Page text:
Growth and yield models for balsa wood plantations in the coastal lowlands of Ecuador

Álvaro Cañadas-López, Diana Rade-Loor, Marianna Siegmund-Schultze, Geovanny Moreira-Muñoz, Jesús Vargas-Hernández, Christian Wehenkel*

*Corresponding author for this work

Research output: Contribution to journalArticleAcademicpeer-review

11 Citations (Scopus)


Balsa trees are native to neotropical forests and frequently grow on fallow, degraded land. Balsa can be used for economic and ecological rehabilitation of farmland with the aim of restoring native forest ecosystems. Although Ecuador is the world's largest producer of balsa, there is a lack of knowledge about production indicators for management of balsa stands in the country. The aim of this study was to develop growth and yield models (i.e., site index (SI) curves and stem volume models) for balsa plantations in the coastal lowlands of Ecuador. Balsa trees growing in 2161 plots in seven provinces were sampled. Here we present the first growth and yield models for the native, although underutilized, balsa tree. Three curve models were fitted to determine SI for balsa stands, differentiating five site quality classes. Eight volume models were compared to identify the best fit model for balsa stands. The mean annual increment was used to assess balsa production. The generalized algebraic difference approach (GADA) equation yielded one of the best results for the height-age and diameter-age models. The Newnham model was the best volume model for balsa in this comparative study. The maximum annual increment (i.e., for the best stand index) was reached in the second year of plantation. The fitted models can be used to support management decisions regarding balsa plantations. However, the models are preliminary and must be validated with independent samples. Nevertheless, the very fast development of the native balsa tree is particularly promising and should attract more attention from forest owners and politicians.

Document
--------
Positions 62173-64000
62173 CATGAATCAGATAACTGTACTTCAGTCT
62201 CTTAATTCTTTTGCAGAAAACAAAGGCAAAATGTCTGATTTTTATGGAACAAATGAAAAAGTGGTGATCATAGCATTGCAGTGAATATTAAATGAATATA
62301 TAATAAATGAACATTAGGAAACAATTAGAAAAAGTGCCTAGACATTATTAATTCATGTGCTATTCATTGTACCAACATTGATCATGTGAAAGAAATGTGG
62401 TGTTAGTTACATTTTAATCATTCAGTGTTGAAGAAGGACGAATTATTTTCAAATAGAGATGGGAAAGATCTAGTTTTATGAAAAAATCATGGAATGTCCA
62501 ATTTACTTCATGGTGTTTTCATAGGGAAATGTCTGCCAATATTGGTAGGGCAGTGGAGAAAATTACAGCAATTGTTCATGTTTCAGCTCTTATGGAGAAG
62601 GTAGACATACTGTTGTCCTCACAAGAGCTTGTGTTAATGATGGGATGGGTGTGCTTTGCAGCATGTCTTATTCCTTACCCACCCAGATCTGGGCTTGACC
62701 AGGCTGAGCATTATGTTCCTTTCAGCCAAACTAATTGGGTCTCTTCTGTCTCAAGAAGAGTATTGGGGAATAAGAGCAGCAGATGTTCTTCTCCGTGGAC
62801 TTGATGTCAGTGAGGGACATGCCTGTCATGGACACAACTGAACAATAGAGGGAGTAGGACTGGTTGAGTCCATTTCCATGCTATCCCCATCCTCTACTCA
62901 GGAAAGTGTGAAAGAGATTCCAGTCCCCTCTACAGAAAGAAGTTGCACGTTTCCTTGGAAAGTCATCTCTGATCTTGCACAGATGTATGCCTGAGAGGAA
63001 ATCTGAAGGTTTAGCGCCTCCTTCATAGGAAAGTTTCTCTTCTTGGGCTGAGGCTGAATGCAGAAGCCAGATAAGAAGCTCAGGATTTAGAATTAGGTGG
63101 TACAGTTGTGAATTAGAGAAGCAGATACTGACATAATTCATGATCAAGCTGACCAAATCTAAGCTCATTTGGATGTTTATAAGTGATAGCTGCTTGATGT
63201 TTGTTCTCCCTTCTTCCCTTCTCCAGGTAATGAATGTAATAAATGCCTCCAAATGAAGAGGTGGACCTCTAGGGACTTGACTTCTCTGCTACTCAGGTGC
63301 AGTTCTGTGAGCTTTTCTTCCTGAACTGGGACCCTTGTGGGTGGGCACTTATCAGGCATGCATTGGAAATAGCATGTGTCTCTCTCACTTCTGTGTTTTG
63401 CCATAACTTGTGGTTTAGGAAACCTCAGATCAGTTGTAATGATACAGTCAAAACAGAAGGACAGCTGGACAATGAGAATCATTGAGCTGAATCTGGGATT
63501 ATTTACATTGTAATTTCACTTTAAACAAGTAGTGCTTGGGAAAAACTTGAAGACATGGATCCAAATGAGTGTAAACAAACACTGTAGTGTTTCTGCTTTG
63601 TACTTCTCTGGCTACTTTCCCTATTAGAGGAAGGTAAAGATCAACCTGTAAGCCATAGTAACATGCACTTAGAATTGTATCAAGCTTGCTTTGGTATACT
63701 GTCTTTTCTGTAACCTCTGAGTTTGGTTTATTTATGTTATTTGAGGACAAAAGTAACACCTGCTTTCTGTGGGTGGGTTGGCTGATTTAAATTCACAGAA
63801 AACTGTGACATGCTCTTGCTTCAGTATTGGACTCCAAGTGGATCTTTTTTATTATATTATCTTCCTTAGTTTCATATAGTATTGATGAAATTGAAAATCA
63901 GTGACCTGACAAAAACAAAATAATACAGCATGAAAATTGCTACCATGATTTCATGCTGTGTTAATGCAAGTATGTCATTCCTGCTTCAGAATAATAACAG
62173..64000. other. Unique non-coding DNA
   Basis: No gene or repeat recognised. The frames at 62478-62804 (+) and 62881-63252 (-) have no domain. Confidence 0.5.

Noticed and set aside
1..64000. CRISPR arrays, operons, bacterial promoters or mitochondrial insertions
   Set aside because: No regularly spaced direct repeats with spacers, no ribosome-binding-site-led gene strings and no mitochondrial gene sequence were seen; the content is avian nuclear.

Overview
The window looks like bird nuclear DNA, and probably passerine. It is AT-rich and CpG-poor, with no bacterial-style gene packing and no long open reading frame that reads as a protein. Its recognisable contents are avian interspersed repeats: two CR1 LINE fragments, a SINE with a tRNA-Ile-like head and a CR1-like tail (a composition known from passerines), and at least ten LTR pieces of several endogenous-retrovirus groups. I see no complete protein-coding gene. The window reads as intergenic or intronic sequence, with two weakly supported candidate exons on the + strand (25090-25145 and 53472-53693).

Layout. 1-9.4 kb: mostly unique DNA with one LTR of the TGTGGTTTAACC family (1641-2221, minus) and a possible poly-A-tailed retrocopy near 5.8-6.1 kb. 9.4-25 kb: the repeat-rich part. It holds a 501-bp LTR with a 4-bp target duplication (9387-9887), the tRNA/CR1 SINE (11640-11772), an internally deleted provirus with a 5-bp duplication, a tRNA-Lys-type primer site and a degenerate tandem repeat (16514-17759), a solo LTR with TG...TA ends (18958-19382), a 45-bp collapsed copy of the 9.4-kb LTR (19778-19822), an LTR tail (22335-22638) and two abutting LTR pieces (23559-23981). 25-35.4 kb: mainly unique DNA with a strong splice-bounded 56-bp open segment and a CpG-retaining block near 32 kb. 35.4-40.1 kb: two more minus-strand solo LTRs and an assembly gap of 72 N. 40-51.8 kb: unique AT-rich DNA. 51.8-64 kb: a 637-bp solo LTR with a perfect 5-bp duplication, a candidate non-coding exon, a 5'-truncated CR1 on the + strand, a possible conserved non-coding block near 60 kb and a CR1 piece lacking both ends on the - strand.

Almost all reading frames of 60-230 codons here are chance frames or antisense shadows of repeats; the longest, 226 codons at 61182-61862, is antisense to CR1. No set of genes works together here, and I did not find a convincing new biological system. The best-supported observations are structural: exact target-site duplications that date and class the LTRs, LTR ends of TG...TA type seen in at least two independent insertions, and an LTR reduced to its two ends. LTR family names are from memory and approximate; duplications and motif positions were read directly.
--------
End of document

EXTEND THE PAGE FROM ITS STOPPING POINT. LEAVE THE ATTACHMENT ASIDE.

Original languageEnglish
Article number733
Issue number9
Publication statusPublished - 1 Sept 2019
Externally publishedYes


  • Mean annual increment
  • Native tree
  • Silvicultural models
  • Site index
  • Stand density index
  • Underutilized tree
  • Volume


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